Perhaps, moreover, the apologists can show me some act decla-, ratory of human rights that did not give offence. The tyrant of France took umbrage at the noble motto which Algernon Sydney inscribed in the album of the king of Denmark:
-Manus HÆC, INIMICA TYRANNIS,
ENSE PETIT PLACIDAM SUB LIBERTATE QUIETEM. Nay, Algernon Sydney expiated with his life the offence of writing as mere abstractions the fundamental principles of our own Constitution; and among them was the Wilmot Proviso, thus expressed by that immortal patriot: “The liberty of one man cannot be limited or diminished by one or by any number of men, and none can give away the right of another.”
Equal justice always excites fear, and therefore always gives offence; otherwise its way would be smooth and its sway universal. The abstractions of human rights are the only permanent foundations of society. It is by referring to them that men determine what is established because it is right, in order to uphold it forever; and what is right only because it is established, in order that they may lawfully change it, in accordance with the increase of knowledge and the progress of reason. The abstraction now in question is the right of all the members
of a state to equal political freedom. That is the Wilmot Proviso —that is the proviso of freedom-call it by whatever name you will. If it ever was right at any time, in any place, under any circumstances, it is right always, in all places, and under all circumstances. It can be renounced safely nowhere. Certainly New Mexico is not the region, nor is hers the soil, nor hers the clime, where it should be renounced. New Mexico is the very field of the contest. If we surrender here, where we have all the vantage, where else shall we find ground on which to make resistance ?
We have taken a breathing spell from annexation of territory to divide the gains. This division once made, no matter how, the national instinct--an instinct fostered by democratic sentiments and sympathies, and invigorated by martial ambition-will hurry us on again, in a career that presents few formidable obstacles. Whatever seemed attractive to the slave states in Louisiana, in Florida, in Texas, in New Mexico, and in California, is surpassed in the valley of Mexico, in Yucatan, in Cuba, in Nicaragua, in Guatemala, and in other states of Central America. There are fields native to the tobacco plant, to the rice plant, to the cotton plant, and to the sugar cane, and the tropical fruits; and there are even mines of silver and of gold. There the climate disposes to indolence, indolence to luxury, and luxury to slavery. There those who can read the Wilmot Proviso only in the rigors of perpetual winter, or in arid sands, will fail to discern its inhibition. Our pioneers are already abroad in those inviting regions ; our capital is making passages through them from ocean to ocean; and within ten years those passages will be environed by American communities, surpassing in power and wealth, if not in numbers, the unsettled and unenterprising states now existing there. You will say that national moderation will prevent further annexation. But national moderation did not hold us back from the Mississippi, nor from the Nueces, nor from the Rio Grande, nor from even the coast of the Pacific ocean. The virtue grows weaker always as the nation grows stronger.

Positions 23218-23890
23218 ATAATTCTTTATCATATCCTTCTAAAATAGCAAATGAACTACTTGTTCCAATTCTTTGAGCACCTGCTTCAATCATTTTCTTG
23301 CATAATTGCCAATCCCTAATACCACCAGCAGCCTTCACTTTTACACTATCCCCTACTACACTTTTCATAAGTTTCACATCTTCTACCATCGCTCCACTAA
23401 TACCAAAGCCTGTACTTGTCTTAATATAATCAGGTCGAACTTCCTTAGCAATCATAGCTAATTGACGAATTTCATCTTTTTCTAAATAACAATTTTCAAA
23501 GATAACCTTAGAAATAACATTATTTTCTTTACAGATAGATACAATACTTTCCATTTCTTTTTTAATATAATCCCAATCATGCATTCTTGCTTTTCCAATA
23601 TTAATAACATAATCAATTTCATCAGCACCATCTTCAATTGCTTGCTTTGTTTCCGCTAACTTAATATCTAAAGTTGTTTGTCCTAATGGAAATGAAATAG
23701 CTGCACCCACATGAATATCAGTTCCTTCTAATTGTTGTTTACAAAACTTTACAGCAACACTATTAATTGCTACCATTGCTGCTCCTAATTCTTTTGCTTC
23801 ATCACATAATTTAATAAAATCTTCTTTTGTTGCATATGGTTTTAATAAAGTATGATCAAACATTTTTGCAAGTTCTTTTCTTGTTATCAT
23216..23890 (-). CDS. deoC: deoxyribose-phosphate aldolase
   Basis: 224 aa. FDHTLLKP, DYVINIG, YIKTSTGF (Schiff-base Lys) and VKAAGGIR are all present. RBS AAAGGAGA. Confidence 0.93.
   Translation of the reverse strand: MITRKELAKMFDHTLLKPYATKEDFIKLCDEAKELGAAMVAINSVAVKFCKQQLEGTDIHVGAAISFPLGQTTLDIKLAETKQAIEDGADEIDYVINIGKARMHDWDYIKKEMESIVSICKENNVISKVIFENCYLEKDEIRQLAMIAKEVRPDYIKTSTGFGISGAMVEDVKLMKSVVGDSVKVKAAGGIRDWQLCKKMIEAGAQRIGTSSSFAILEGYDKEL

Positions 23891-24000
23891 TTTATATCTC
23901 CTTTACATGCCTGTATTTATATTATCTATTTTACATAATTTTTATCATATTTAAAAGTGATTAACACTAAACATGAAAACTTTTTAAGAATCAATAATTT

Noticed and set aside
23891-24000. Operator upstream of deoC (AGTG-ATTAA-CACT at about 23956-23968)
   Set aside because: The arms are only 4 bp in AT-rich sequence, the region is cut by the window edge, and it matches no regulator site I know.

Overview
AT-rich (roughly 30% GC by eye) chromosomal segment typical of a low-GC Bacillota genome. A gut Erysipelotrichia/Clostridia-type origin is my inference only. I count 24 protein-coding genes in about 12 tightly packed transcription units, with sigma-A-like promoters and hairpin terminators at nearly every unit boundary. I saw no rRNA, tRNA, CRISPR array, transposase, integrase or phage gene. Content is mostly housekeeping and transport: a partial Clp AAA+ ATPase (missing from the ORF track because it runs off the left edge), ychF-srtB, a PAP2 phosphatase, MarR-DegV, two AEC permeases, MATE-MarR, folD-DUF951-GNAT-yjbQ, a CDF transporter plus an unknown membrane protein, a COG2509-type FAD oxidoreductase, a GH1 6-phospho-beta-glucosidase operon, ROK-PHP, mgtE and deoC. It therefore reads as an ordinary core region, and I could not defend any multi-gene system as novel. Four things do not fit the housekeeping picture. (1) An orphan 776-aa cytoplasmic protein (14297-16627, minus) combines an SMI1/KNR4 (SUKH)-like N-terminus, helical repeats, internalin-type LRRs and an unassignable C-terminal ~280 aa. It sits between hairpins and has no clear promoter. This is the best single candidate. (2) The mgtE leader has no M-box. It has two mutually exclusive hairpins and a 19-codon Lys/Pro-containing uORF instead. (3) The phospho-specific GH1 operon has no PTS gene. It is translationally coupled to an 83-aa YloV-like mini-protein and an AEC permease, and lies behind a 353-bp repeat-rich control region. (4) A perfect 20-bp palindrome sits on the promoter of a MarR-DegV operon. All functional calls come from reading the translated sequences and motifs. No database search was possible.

The demand of the slave states for division line of 36° 30', or elsewhere across the continent, between slavery in the south and freedom in the north, betrays the near expectation of these conquests. The domestic production and commerce in slaves will supplant the African slave trade, and new slave states will surround the Gulf of Mexico and cover its islands. Those new states,
combined with slave states already existing, will constitute a slave empire, whose seat of commerce on the Crescent levee will domineer not only over the southern portion of the continent, but, through the Mississippi and its far-reaching tributaries, over the broad valley that stretches away from the foot of the Alleghanies to the base of the Rocky Mountains.
This, sir, is the dream of the slaveholder, and this is the interpretation thereof. I know full well that it is woven of the stuff that all “dreams are made of.” I know how hopeless would be the attempt to establish and to maintain such states, and an empire composed of such states. But I know that nothing seems to slavery impossible, after advantages already won; and that calamities, distant, and therefore derided, will not deter it from the prosecution of its purpose, or extinguish the hope of success.
There is a sound maxim which teaches that every government is perpetually degenerating toward corruption, from which it must be rescued at successive periods by the resuscitation of its first principles and the re-establishment of its original constitution. The blood is not more native to the heart than the principle of the equality of men contained in the ordinance of 1787 to the Constitution of the United States. The Constitution of the United States confers no power upon Congress to deprive men of their natural rights and inalienable liberty. I shall, therefore, insist upon applying the proviso, not only where it is necessary to save a territory from slavery, but even where its application might be waived, as a means of preserving and renewing the Constitution itself. It cannot be bad political husbandry to stir the earth and apply fresh mould to the roots of the vine our forefathers planted, when its branches are spreading themselves abroad and clustering upon the states which surround us.
Cherishing these opinions, I have struggled, and I shall struggle to the last, to extend the ordinance of 1787 over New Mexico. If I fail in that, I shall not then surrender it by entering into the riddling covenant contained in this bill ; but shall fall back, as I did in the case of California, upon the people of the territory, and leave New Mexico in the mean time under the protection of her ancient laws, deeming her “more safe in sitting free, though without guard, in open danger, than enclosed in a suspected safety.” This, sir, will be non-intervention—such non-intervention as you and I can practice and can justify; not voluntary, self-imposed